In Studer v. State Farm Lloyds, 4:13CV413, 2014 WL 234352 (E.D. Tex. Jan. 21, 2014), the Federal District Court adopted a magistrate’s recommendation holding the Plaintiff had improperly joined an insurance adjuster in an effort to defeat diversity jurisdiction.  The case arose out of a June 21, 2011 hail storm that hit Denton County, Texas.  Plaintiff alleged his home suffered damage as a result of the storm and he submitted a claim to State Farm.  State Farm assigned adjuster Tommie Taylor to adjust the insured’s claim and, in his subsequent bad faith suit, Plaintiff claimed both Taylor and State Farm conducted an inadequate and unreasonable investigation of his claim. Plaintiff vaguely alleged that his solarium was damaged during the hail event and claimed Taylor was “predisposed” to reject his claim due to the cost of the repairs without regard to the fact that Plaintiff’s policy allegedly covered such damages.

State Farm removed the lawsuit from state court in Denton County to Federal Court on the basis that Taylor was improperly joined in the lawsuit.  The Plaintiff filed a motion to remand with a supporting affidavit regarding adjuster Taylor’s conduct.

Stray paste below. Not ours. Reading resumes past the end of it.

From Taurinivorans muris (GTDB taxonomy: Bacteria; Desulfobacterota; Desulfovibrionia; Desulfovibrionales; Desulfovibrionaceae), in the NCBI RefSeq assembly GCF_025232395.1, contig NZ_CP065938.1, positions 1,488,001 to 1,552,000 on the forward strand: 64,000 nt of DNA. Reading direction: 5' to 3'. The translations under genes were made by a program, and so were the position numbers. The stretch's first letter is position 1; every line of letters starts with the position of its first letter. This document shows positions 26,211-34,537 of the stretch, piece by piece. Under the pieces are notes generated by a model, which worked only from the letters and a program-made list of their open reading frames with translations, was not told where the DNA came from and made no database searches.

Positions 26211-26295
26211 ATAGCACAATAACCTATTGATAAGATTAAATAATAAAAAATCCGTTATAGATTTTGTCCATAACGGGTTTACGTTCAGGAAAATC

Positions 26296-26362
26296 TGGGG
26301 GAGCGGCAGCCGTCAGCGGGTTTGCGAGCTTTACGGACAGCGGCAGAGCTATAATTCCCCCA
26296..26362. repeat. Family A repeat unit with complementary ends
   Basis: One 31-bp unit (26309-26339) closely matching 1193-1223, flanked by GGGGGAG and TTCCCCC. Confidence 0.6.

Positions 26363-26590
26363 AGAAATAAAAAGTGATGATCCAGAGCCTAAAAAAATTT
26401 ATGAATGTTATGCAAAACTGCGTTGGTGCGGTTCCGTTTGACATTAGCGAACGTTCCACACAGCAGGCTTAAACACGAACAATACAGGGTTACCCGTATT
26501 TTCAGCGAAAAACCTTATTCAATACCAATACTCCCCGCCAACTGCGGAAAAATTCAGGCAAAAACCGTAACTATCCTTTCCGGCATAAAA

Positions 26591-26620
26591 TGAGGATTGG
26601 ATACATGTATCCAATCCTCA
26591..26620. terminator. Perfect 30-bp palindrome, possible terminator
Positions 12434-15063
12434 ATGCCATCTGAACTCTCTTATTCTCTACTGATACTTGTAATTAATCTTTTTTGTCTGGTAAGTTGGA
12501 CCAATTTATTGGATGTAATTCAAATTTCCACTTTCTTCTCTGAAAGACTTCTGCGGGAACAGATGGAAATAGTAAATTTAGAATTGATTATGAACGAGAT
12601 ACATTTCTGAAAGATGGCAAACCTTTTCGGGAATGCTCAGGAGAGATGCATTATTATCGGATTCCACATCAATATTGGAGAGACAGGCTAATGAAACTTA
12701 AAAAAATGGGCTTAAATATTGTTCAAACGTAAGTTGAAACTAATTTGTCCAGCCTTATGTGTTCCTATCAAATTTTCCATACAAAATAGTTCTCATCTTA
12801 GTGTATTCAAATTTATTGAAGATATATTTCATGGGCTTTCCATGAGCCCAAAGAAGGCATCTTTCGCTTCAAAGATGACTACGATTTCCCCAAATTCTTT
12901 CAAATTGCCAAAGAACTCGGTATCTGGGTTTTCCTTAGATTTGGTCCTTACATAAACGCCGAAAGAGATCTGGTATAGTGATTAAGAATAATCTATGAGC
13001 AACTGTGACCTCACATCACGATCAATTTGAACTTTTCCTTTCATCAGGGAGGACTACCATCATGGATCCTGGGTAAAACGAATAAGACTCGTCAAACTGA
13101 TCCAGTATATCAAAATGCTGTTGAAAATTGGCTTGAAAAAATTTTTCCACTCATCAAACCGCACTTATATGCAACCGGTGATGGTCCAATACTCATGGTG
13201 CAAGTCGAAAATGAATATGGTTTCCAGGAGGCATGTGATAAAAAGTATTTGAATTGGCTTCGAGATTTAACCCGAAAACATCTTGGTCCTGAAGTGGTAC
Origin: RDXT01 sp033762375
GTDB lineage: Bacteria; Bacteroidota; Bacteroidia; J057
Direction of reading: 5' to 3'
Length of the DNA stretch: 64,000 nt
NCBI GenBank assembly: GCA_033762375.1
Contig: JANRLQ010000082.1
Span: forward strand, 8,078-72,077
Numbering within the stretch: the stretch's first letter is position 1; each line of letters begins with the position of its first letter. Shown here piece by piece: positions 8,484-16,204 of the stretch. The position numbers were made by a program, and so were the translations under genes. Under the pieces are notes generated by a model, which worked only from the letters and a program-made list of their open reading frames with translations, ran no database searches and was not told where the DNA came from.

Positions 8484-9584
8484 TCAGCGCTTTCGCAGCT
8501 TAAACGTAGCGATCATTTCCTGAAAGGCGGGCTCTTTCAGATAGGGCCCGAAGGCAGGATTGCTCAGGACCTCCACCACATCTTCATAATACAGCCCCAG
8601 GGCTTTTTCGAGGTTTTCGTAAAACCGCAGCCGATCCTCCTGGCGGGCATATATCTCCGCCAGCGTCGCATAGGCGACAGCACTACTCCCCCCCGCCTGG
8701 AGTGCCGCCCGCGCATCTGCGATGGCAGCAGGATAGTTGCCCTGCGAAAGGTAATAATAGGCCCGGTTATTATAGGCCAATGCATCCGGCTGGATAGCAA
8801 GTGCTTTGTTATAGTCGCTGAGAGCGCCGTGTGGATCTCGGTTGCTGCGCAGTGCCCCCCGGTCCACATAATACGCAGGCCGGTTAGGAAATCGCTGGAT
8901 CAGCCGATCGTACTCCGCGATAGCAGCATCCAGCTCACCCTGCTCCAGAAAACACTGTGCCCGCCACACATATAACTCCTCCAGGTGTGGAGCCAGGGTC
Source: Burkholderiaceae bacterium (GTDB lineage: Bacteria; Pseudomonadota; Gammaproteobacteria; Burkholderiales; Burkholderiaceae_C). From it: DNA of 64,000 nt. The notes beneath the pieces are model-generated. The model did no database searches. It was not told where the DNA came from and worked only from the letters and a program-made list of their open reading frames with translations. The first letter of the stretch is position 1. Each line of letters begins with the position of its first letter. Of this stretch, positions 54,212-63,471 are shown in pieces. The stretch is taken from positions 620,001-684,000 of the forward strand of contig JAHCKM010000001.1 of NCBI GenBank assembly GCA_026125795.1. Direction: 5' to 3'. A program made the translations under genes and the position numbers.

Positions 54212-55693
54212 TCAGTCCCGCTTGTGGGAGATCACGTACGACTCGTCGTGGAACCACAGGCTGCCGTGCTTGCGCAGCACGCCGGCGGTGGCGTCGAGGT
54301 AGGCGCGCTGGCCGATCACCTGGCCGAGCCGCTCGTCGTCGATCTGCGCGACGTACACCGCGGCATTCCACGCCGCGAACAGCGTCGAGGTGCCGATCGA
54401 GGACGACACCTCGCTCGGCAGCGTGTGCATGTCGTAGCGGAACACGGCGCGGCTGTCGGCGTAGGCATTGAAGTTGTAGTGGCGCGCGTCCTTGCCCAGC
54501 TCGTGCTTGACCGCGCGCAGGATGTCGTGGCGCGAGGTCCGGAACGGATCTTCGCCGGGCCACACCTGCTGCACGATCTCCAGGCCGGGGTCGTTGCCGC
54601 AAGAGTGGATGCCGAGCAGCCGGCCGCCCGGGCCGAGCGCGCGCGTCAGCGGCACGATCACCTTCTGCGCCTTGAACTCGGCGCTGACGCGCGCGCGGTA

The Court correctly noted State Farm must prove that there is no possibility that the Plaintiff will be able to establish a cause of action against the in-state defendant in state court, or that there has been outright fraud in the Plaintiff’s pleading of jurisdictional facts. The Court stated State Farm did show that Plaintiff had no possibility of establishing a valid cause of action against adjuster Taylor and Plaintiff had only attempted to allege causes of action against Taylor for his alleged policy benefits, although his policy with State Farm and not Taylor individually. The Court held Plaintiff’s breach of contract claims are against the insurer, not the adjuster.  The Court noted Plaintiff failed to allege an independent ground for recovery against Taylor.

Importantly, the Court noted its decision applied the more stringent federal pleading standard. Unlike the Southern District of Texas that applies the less stringent Texas “notice” standard when reviewing these remand issues, the Eastern District of Texas applies the federal pleading-sufficiency standard when analyzing improper joinder.  The Court noted the issue has not been decided by the 5th Circuit yet.

Additionally, the Court refused to consider Plaintiff’s post-removal affidavits in support of Plaintiff’s Motion to Remand.  The Court held the affidavit did not clarify the claims actually alleged in the controlling petition, and it refused to consider the post-removal affidavit. As such, the Court noted that Plaintiff’s petition offered nothing more than “conclusory allegations” against Taylor, denied Plaintiff’s Amended Motion to Remand, and dismissed Taylor from the lawsuit.

Editor’s Note: MDJW represents State Farm in this bad faith case.  Counsel Chris Martin, George Lankford and Leslie Pitts wish to thank the carrier for the opportunity to protect its interests in this case in north Texas.

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